Our earliest human ancestors left Africa and colonised East Asia over two million years ago, earlier than previously thought, says a study of ancient tools and bones.
The tools, including a notch, scrapers, cobble, hammer stones and pointed pieces, were discovered in a locality called Shangchen in the southern Chinese Loess Plateau.
The oldest are circa (ca) 2.12 million years old, and are ca. 270,000 years older than the 1.85 million year old skeletal remains and stone tools from Dmanisi, Georgia, which were previously the earliest evidence of humanity outside Africa.
This shows that early humans occupied the Chinese Loess Plateau under different climatic conditions between 1.2 and 2.12 million years ago, the researchers said.
"Our discovery means it is necessary now to reconsider the timing of when early humans left Africa," said Robin Dennell, Professor at the University of Exeter, UK."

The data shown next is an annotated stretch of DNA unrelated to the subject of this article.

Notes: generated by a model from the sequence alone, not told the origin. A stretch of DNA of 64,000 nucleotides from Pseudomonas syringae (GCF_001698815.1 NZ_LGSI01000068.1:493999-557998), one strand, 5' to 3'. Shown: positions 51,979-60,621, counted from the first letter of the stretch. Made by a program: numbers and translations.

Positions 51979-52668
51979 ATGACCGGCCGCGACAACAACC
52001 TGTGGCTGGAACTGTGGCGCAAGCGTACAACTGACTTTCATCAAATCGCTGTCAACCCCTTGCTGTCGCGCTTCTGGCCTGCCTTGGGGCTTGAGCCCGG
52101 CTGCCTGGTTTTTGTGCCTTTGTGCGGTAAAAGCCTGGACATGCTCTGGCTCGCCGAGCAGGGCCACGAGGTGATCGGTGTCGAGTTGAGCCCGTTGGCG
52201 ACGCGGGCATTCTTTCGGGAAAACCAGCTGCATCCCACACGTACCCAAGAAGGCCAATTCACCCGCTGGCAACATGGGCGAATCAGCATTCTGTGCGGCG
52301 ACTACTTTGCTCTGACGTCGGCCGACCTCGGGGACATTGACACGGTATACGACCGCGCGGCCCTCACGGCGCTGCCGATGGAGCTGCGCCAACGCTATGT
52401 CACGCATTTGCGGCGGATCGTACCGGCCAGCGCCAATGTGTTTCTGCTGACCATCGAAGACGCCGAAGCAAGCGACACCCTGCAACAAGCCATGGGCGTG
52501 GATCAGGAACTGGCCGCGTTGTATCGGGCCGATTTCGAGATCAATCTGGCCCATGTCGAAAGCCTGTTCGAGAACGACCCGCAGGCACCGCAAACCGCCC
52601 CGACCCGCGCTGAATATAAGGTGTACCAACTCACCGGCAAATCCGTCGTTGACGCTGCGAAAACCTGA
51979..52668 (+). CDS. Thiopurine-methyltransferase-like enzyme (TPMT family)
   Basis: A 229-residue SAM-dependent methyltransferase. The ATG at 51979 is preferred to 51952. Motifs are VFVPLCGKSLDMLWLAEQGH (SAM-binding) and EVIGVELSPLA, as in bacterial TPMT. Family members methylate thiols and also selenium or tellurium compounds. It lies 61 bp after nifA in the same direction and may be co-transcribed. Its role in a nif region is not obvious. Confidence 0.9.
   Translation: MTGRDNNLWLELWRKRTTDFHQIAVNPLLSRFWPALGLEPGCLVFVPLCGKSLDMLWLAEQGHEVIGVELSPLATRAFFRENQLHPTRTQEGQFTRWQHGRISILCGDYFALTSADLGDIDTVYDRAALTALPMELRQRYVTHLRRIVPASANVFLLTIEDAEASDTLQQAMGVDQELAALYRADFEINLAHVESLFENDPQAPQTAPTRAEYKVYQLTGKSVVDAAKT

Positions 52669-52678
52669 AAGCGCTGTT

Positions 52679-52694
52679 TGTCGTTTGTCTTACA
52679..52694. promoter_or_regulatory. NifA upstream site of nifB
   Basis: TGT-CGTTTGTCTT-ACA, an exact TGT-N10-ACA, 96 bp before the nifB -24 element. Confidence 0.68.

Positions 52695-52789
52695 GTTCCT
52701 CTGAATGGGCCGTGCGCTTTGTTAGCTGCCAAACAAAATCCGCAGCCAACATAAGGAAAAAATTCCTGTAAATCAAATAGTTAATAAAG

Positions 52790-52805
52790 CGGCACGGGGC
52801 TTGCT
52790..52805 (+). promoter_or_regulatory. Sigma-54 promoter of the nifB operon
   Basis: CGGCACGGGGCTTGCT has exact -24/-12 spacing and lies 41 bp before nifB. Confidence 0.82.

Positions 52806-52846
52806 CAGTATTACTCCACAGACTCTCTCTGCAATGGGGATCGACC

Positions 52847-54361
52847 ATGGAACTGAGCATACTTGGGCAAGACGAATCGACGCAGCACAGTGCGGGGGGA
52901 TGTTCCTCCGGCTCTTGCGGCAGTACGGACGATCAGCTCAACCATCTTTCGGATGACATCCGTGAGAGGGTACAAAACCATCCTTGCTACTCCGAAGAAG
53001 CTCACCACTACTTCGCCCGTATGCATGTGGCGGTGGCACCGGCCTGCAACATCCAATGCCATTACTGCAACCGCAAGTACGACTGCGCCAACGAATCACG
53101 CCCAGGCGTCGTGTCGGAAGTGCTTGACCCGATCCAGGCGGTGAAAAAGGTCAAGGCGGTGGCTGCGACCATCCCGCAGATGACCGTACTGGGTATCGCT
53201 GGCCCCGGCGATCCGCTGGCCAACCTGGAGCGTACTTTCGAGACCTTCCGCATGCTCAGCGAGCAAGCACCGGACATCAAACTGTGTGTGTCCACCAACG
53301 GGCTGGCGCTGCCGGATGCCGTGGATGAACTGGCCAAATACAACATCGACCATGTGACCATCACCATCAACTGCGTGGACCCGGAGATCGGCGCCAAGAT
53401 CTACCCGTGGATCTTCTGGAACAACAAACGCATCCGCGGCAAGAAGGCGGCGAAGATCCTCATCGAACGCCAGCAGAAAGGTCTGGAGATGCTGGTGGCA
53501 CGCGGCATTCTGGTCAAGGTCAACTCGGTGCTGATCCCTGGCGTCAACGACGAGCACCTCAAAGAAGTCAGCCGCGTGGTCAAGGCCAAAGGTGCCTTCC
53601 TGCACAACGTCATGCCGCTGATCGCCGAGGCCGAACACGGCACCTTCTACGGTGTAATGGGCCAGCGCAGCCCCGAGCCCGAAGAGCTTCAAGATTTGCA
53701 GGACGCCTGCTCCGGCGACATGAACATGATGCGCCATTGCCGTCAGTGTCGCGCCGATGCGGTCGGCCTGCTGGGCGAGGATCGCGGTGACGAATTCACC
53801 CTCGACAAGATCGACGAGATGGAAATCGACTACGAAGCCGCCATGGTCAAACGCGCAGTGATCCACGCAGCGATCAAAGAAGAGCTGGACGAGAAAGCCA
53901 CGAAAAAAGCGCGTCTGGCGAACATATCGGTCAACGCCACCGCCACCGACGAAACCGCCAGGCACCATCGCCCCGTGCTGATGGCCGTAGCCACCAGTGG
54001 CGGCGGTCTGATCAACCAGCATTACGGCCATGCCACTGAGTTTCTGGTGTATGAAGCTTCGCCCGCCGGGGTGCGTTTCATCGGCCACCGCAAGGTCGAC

The 80 stone artefacts, described in the journal Nature, were found predominantly in 11 different layers of fossil soils which developed in a warm and wet climate.
A further 16 items were found in six layers of loess that developed under colder and drier conditions. These 17 different layers of loess and fossil soils were formed during a period spanning almost a million years.
All show signs of use - the stone had been intentionally flaked. Most were made of quartzite and quartz that probably came from the foothills of the Qinling Mountains 5-10 kms to the south of the site, and the streams flowing from them.
Fragments of animal bones 2.12 million years old were also found, the researchers said.